This week I was extremely pleased to learn that After Action had won not one, but two awards in the 2014 Independent Publisher Book Awards. It took a Gold Medal in the “Memoir” category, and Bronze in the “Best Adult Non-Fiction Personal E-Book” category. In reading the “winner information” email I learned that medalists will not be allowed to speak at the awards ceremony to be held in New York City in late May.
Could you imagine over 400 authors getting up there and rambling on about everybody they owe their success to? It would make a filibuster sound interesting. There’s a reason we chose the written medium to work in–the ability to delete.
Which brings me to the point of this post: Moms. Or, more specifically, Mother’s Day. It might sound like a stretch, but let me elaborate. Even if I was going to attend the awards ceremony, I wouldn’t be able to say “Thank You” to a couple of special moms out there who were instrumental in the success of my book. Good thing I have a blog.
Late in the writing stages of After Action, I hit a point where I could no longer tell what the words I’d written truly said. I had spent so much time writing and re-writing them, trying to find the right nuances to accurately portray the inner confusion I’d experienced in combat, that I simply couldn’t tell what the actual words on the paper said anymore. I knew the history of every sentence I’d written–from drafts 1 through 10–and found myself injecting meaning from previous iterations on the one currently in print on the page. About this time I turned to my Mother-In-Law, Mary, for help.
Mary had been a high school english teacher for thirty years–an occupation as under-appreciated as it is challenging. When my weary eyes stopped communicating the words on the page to my foggy brain, I outsourced their work to Mary. I sent the entire book to her and asked if she would read it and tell me what it said. Over a period of months she read it and took painstaking notes–not about what was wrong, or lists of typos, but rather exactly what I asked her for. She told me what it said to her.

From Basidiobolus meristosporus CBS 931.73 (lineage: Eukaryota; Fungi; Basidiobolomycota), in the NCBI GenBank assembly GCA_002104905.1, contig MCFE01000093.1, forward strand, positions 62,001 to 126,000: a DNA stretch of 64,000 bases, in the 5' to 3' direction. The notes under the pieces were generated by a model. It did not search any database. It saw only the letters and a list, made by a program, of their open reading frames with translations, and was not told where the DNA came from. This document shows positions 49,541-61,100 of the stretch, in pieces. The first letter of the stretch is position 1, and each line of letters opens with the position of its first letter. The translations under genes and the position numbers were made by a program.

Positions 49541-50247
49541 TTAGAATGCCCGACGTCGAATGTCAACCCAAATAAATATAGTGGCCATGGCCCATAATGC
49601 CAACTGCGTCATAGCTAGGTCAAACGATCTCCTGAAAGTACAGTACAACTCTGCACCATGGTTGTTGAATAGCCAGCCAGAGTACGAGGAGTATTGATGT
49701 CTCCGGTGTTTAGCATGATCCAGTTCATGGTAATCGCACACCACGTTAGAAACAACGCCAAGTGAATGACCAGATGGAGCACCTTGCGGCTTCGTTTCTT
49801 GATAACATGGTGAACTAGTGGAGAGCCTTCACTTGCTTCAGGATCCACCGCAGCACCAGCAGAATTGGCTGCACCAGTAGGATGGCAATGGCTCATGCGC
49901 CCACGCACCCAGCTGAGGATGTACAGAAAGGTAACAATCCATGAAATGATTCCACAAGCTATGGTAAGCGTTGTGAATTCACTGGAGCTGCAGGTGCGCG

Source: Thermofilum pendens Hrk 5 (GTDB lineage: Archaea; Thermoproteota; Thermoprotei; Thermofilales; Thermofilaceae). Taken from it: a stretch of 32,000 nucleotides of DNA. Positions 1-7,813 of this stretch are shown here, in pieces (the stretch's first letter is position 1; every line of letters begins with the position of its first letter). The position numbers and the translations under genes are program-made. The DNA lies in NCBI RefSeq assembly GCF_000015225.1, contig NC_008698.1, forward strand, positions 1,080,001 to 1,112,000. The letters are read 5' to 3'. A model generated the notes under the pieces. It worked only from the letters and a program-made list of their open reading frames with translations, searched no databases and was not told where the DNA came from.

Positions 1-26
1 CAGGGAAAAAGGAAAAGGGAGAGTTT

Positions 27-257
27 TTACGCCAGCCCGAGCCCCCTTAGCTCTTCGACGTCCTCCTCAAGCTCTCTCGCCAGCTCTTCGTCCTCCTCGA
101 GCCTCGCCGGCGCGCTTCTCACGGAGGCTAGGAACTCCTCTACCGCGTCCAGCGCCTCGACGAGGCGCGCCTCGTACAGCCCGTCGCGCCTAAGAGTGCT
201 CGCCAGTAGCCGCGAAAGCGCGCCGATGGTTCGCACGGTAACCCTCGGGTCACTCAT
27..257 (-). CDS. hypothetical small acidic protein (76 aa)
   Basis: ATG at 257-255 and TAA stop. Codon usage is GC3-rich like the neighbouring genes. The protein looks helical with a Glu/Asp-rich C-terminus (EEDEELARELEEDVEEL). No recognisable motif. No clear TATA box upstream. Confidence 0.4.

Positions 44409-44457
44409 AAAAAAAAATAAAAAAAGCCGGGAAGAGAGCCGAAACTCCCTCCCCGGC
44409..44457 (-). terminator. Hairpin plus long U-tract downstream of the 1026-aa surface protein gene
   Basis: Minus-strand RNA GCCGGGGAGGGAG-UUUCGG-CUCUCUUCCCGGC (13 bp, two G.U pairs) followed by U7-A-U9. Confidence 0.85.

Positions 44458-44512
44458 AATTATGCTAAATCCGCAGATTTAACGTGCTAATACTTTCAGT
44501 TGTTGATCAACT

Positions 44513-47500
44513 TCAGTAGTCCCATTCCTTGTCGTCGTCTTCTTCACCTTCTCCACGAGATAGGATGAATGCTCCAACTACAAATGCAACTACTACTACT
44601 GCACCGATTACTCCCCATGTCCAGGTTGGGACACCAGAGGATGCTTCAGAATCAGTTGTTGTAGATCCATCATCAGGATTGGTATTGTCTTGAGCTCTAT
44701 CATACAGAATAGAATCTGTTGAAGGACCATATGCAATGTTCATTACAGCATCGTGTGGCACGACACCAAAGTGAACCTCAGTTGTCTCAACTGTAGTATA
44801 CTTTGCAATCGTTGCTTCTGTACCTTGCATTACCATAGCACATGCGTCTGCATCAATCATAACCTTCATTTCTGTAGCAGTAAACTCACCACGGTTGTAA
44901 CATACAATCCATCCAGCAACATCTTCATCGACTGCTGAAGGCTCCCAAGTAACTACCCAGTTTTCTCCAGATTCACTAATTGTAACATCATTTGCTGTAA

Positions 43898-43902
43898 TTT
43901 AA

This was incredibly helpful to me as a writer. I had an external reader now, someone without any personal military experience but a wealth of knowledge dealing with humans, emotions, and the inner workings of our minds. Each time she sent me her impressions of a chapter I knew immediately what I needed to fix. If something was unclear or gave the wrong impression, she told me. If something struck her especially hard, she told me. Mary gave me her clean, unfiltered reactions without sugar coating them or telling me what she thought I wanted to hear. Her assistance was invaluable and I don’t think I’ve ever told her just how helpful it was.
And then there was my mom. At the end of two and a half-years of writing, after reading multiple drafts of my book and allowing my extra commas,, misplaced apostrophe’s, and there/they’re/their’s to slide by without comment, mom offered to proof-read the final draft.
This was not an offer I accepted lightly.
My mom is a very rule-oriented person. This is a good thing as many of the drugs we rely on today are approved only because she was technical editor of the proofs sent to the Federal Food and Drug Administration. Luckily, she had enough time and energy after correcting the work of MD’s, PhD’s, and bureaucrats to turn her attention to detail to my final draft.
I figured she would rip me a new one. There were places where I wanted a comma because the sentence flowed better that way. Rules be damned. There were metaphors that no mother would want her son making blazoned all over the pages. And I’m sure I used “F*ck” as a verb when I’d meant it as a noun. All of this was certain to get caught by her steely gaze–and they did. But instead of telling me what was screwed up–or worse, just fixing it herself–she went through it with me. Every place she found a mistake she explained to me why it was incorrect and left it up to me to decide to change it or not. Many times she caught things that simply didn’t register to my eyes, and other times I had written it that way for a reason. She accepted my refusal or admission of error with equal grace.
I owe these two women for many things, the least of which is the success of my book. But that’s the current headline in my life so I’ll grab hold and wring every bit of “Thanks Ma” I can out of it.
Books can be written about some pretty amazing things, but if the information isn’t effectively conveyed to the reader, or if it is so rife with errors and typos to be unreadable, then the author should have saved himself the time and effort of writing it. That After Action won two awards this week is proof that the efforts of my mother and mother-in-law were not in vain. They are largely responsible for its critical success.
Thanks Mary. Thanks Ma.
Happy Mother’s Day.